Modesto

Domestic terrorism one of the topics at Harder’s bilingual town hall at Saint Frances of Rome in Riverbank

As a Muslim, John X. Mataka wanted answers from his Congressman Josh Harder, D-Turlock, about domestic terrorism.

“I am here today to talk about terrorism, what happened in Texas, in Gilroy and now in Ohio,” said the Grayson resident who attended Harder’s bilingual town hall at Saint Frances of Rome church in Riverbank on Aug. 4.

The next day, Aug. 5, Harder, D-Turlock, discussed gun control with members of the editorial board of The Modesto Bee, following a weekend in which two mass shootings left more than 22 people dead in El Paso, Texas, and Dayton, Ohio.

“The problem is that, they, the federal government, doesn’t view terrorism inside of the United States the same way that it does, when somebody from outside the United States does the act,” said Mataka, who was born in Stockton.

Mataka said he heard in the news that an hour before the massacre in Texas took place, the shooter had posted on the internet that he was targeting Mexicans because they were invading the country.

President Donald J. Trump’s rhetoric of “immigration invasion” was echoed in the racist manifesto linked to the man responsible for the mass shooting in El Paso, Texas.

“But the FBI could not do anything because of free speech,” Mataka said, adding that “that has to change, and I am going to tell you why.”

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As a muslin John X. Mataka wanted answers from his representative congressman Josh Harder, D-Turlock, on domestic terrorism. María G. Ortiz-Briones mortizbriones@vidaenelvalle.com



“As a citizen, as Muslims in this country, if I put something on the computer saying that I am going to do violence, they (FBI) are coming to my house, they are arresting me, my whole family, taken my computer, taking all my stuff and until they find out if it is legitimate or not. Why this is not happening with white supramist? Is it an issue of color?” said Mataka of how people of color or people whose religion doesn’t fall under Christianity are treated differently by the government.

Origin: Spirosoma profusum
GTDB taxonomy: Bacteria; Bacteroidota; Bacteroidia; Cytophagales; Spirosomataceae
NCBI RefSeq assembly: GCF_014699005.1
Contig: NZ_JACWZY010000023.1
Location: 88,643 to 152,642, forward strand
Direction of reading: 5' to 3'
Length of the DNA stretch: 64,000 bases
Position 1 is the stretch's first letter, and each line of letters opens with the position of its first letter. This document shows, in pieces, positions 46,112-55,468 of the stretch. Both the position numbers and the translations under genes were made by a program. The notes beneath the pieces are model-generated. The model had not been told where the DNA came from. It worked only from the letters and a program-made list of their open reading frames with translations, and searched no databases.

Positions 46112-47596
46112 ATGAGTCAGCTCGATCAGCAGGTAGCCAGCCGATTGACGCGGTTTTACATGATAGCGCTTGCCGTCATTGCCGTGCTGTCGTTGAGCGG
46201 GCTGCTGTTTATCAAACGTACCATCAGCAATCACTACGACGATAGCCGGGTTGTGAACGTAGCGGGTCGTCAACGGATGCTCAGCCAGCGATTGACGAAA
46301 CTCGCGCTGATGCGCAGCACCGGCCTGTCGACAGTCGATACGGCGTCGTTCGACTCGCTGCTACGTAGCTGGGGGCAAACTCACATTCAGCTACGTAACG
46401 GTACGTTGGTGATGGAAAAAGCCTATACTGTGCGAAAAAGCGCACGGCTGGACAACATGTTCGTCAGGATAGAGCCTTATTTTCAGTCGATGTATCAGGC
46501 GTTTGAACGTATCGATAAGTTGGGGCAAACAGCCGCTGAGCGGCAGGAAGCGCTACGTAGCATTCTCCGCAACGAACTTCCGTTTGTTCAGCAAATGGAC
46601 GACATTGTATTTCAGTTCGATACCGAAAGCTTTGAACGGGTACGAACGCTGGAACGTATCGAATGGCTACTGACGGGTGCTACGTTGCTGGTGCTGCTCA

“Let me be clear,” Harder said. “Violence against civilians for political acts should be treated the same.”

“It all needs to be prosecuted to the full extent of the law, period” Harder said, adding “and I agree with you. The laws are on the books but are not enforce the same.”

Harder said he was pleased to hear that the FBI had opened a domestic terrorist case from what happened in El Paso on Aug. 3.

“You are right, this should be classified, and we should call it, domestic terrorism,” Harder said, “because it is meant to put fear into the hearts of our community.”

“We should be making sure that we are holding the same standards for people,” he said, adding that is not a problem with the laws on book, but the laws in practice.

Besides domestic terrorism, the topics of immigration as well as local law enforcement agencies collaborating with ICE were some of the topics the first-term representative addressed. The goal of the event in Spanish and English was to provide more avenues for Central Valley residents to connect with Harder and an opportunity to make their voices heard, ask questions about what’s happening in Washington, and get help with federal issues.

During his first months in office, Harder has hosted 12 in-person town halls, including the one in Riverbank, as well as two telephone town halls, and a Facebook Live town hall.

María G. Ortiz-Briones: 559-441-6782, @TuValleTuSalud

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